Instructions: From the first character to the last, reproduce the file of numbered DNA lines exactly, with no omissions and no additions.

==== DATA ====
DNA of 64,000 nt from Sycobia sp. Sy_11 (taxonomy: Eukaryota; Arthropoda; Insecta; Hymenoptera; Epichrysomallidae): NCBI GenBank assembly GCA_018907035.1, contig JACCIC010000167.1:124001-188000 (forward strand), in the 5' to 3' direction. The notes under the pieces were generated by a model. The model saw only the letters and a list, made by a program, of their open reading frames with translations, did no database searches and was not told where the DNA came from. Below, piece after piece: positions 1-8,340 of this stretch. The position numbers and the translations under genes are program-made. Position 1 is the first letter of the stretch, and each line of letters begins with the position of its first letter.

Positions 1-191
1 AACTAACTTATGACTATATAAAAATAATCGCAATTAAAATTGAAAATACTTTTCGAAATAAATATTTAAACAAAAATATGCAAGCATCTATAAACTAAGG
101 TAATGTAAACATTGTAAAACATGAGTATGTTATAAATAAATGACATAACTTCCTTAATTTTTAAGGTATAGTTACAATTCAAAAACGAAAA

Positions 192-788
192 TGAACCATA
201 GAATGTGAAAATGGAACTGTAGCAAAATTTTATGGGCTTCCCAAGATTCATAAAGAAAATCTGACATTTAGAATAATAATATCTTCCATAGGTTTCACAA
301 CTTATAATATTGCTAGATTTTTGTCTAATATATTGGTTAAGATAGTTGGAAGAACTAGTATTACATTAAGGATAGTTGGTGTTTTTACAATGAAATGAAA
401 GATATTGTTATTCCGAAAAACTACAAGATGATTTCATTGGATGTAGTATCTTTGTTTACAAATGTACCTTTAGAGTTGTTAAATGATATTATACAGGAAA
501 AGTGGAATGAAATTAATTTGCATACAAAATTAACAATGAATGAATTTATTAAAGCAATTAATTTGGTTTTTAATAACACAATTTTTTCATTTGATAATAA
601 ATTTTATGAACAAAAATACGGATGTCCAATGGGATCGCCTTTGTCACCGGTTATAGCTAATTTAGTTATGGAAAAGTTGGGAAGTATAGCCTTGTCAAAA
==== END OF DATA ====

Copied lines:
DNA of 64,000 nt from Sycobia sp. Sy_11 (taxonomy: Eukaryota; Arthropoda; Insecta; Hymenoptera; Epichrysomallidae): NCBI GenBank assembly GCA_018907035.1, contig JACCIC010000167.1:124001-188000 (forward strand), in the 5' to 3' direction. The notes under the pieces were generated by a model. The model saw only the letters and a list, made by a program, of their open reading frames with translations, did no database searches and was not told where the DNA came from. Below, piece after piece: positions 1-8,340 of this stretch. The position numbers and the translations under genes are program-made. Position 1 is the first letter of the stretch, and each line of letters begins with the position of its first letter.

Positions 1-191
1 AACTAACTTATGACTATATAAAAATAATCGCAATTAAAATTGAAAATACTTTTCGAAATAAATATTTAAACAAAAATATGCAAGCATCTATAAACTAAGG
101 TAATGTAAACATTGTAAAACATGAGTATGTTATAAATAAATGACATAACTTCCTTAATTTTTAAGGTATAGTTACAATTCAAAAACGAAAA

Positions 192-788
192 TGAACCATA
201 GAATGTGAAAATGGAACTGTAGCAAAATTTTATGGGCTTCCCAAGATTCATAAAGAAAATCTGACATTTAGAATAATAATATCTTCCATAGGTTTCACAA
301 CTTATAATATTGCTAGATTTTTGTCTAATATATTGGTTAAGATAGTTGGAAGAACTAGTATTACATTAAGGATAGTTGGTGTTTTTACAATGAAATGAAA
401 GATATTGTTATTCCGAAAAACTACAAGATGATTTCATTGGATGTAGTATCTTTGTTTACAAATGTACCTTTAGAGTTGTTAAATGATATTATACAGGAAA
501 AGTGGAATGAAATTAATTTGCATACAAAATTAACAATGAATGAATTTATTAAAGCAATTAATTTGGTTTTTAATAACACAATTTTTTCATTTGATAATAA
601 ATTTTATGAACAAAAATACGGATGTCCAATGGGATCGCCTTTGTCACCGGTTATAGCTAATTTAGTTATGGAAAAGTTGGGAAGTATAGCCTTGTCAAAA